Ban on PUBG in India leads to police putting young gamers behind bars

Ban on PUBG in India leads to police putting young gamers behind bars

In March, the Indian state of Gujarat decided to ban Playerunknown’s Battlegrounds (PUBG), one of the most popular games in the world. And now, according to an investigative Buzzfeed News report, young Gujarati PUBG players have actually been arrested under this draconian new policy.

Not only are players subject to fines and jail time, but the general public is encouraged to call the police if they see anyone playing PUBG. While PUBG first launched on PC, Tencent made it available on mobile in 2018. Given the game’s popularity on smartphones, this means that someone could see you quietly playing it on the bus and turn you in. The ban was actively enforced between March 9 and April 30, and by mid-March, police had arrested 21 people.

Flickr/Rusty Recoil

PUBG is not especially violent or aggressive, but its raging popularity, along with its easily-accessible free-to-play format – all you need is WiFi and a decent smartphone – has created waves of paranoia around mobile gaming. The game itself is based on the “battle royale” principle where one player must kill and/or outlast a hundred others on an island. PUBG is not the only popular battle royale-style game on the market: there’s also Fortnite, a slightly more cartoonish version of PUBG.


Rajkot Police Commissioner Manoj Agarwal cited “various [unnamed] sources” that claim games like PUBG lead to “violent traits are shown to be increased in youth and children.” Of course, Agarwal did not go into detail, but referred to broad stereotypes of young, impressionable gamers being exposed to unsavoury elements online, which “affects the behaviour, manners, speech and development of the youth and children.” Last month, Rajkot Police even went as far as to write a letter to Google, requesting the tech giant to remove PUBG from the Play Store (of course, it did not).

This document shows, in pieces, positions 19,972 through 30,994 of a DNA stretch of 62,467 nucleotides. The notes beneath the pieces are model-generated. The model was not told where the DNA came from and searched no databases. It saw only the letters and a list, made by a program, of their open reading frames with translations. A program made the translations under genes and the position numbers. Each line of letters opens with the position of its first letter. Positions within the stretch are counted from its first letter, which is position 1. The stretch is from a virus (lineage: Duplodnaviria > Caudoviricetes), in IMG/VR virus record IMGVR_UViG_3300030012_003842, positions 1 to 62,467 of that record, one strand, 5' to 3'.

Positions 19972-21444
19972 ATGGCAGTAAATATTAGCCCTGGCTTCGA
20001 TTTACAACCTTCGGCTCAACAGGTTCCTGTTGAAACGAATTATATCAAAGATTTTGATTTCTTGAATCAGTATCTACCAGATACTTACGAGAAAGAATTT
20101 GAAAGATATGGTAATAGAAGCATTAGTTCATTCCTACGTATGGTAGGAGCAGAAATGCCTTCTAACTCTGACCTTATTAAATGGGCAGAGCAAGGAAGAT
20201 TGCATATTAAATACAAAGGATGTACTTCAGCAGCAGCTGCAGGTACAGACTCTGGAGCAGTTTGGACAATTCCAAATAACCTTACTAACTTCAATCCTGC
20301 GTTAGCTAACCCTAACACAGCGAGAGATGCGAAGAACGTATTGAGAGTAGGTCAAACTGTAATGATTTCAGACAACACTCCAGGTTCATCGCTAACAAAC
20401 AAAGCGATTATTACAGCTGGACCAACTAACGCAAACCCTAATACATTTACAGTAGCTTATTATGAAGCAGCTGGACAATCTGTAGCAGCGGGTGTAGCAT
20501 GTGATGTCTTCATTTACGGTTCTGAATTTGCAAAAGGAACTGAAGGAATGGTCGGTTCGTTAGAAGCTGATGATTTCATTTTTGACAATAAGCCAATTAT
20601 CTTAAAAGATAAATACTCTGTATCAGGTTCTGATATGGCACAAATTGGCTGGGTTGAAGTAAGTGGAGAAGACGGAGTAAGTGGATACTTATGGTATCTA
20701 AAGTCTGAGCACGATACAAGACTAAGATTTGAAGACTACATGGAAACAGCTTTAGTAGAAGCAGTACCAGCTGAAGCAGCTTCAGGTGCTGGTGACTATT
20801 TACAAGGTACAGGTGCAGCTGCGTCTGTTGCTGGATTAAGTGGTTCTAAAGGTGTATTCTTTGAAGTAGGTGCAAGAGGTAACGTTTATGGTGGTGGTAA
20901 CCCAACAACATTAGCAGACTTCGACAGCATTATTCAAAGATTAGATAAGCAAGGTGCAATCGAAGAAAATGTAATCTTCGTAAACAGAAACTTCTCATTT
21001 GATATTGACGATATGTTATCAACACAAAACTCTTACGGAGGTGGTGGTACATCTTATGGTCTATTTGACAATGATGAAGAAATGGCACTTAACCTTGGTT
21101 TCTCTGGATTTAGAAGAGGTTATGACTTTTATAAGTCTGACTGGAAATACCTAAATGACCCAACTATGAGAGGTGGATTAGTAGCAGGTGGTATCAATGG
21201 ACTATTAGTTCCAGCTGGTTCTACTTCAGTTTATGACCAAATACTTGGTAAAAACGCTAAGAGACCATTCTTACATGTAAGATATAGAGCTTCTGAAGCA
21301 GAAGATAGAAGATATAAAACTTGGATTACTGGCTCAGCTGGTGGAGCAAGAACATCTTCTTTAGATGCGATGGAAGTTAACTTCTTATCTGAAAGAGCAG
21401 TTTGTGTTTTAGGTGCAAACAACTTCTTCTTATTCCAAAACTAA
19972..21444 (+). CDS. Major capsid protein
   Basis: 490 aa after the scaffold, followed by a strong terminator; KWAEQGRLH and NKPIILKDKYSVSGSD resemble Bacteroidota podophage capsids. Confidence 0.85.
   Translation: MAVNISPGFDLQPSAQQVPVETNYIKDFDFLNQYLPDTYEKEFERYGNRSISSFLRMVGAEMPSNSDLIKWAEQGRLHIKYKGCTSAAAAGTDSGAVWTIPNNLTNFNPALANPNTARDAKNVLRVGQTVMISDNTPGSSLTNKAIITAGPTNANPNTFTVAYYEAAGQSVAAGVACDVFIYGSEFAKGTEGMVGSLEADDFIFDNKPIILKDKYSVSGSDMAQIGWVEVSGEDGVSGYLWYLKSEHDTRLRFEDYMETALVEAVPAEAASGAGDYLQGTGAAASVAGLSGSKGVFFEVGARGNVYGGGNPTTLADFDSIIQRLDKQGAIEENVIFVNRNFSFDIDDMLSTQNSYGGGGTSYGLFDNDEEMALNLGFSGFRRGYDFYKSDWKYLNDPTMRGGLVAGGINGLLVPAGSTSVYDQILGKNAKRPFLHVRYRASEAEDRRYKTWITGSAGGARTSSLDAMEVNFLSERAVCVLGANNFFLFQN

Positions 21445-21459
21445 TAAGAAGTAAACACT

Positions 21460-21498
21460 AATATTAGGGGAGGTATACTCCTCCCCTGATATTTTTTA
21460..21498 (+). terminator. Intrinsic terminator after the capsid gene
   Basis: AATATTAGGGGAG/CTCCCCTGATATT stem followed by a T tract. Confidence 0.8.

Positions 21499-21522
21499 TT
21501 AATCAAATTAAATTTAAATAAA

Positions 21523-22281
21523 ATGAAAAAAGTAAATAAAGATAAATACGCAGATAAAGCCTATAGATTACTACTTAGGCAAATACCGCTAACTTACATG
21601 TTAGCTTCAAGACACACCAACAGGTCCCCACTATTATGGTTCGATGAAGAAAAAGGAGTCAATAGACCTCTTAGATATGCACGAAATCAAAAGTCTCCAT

Of course, there are instances where people might be suffering from gaming addiction. Earlier this month, Indian news reported on one young woman — an avid PUBG player — who demanded a divorce from her unsupportive husband. However (we can’t believe we have to say this), not all gamers are addicts — many play as a form of stress relief, recreation, and a way to hang out remotely with friends.


Buzzfeed also spoke to Kaushar Ali, an activist and social worker who helped to get a group of PUBG-playing boys out of jail. Ali shrewdly pointed out that the bans aren’t really about PUBG, but “a way for the state to remind people of its authority every once in a while. It’s a way to show you that if they want to put you in jail for playing a video game, well, they can,” he said.

Even one of the arresting cops advised the boys to play the game in private, underlining the very real authoritarian statement that the state government is trying to make. The police approach was simple, according to Buzzfeed: cops simply singled out boys in popular common areas (hostels, cafes, and so on) who were using smartphones in “landscape mode”. Needless to say, this kind of strategy (or in this case, a total lack of real strategy) sets a wildly dangerous precedent for police profiling.


An interesting spin on a kill clip.

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Putting kids in jail for playing a game seems ridiculous, especially in a huge, densely-populated country where police resources are already limited. India is already going through a tumultuous time dealing with tech-related problems including social media misinformation and rural violence; earlier this year, it also briefly banned TikTok for exposing kids to “pornography”. And in spite of these issues, including deep religious tensions, misogyny, and gang rape, this is the hill that anti-gaming activists have chosen to die on.

One might wonder if banning things actually works for Indian legislators, because the country’s technology-related problems don’t seem to be going away. Far from taking an empathetic and progressive approach to understanding youth culture and gaming, Gujarat has done more to alienate its youth than ever.

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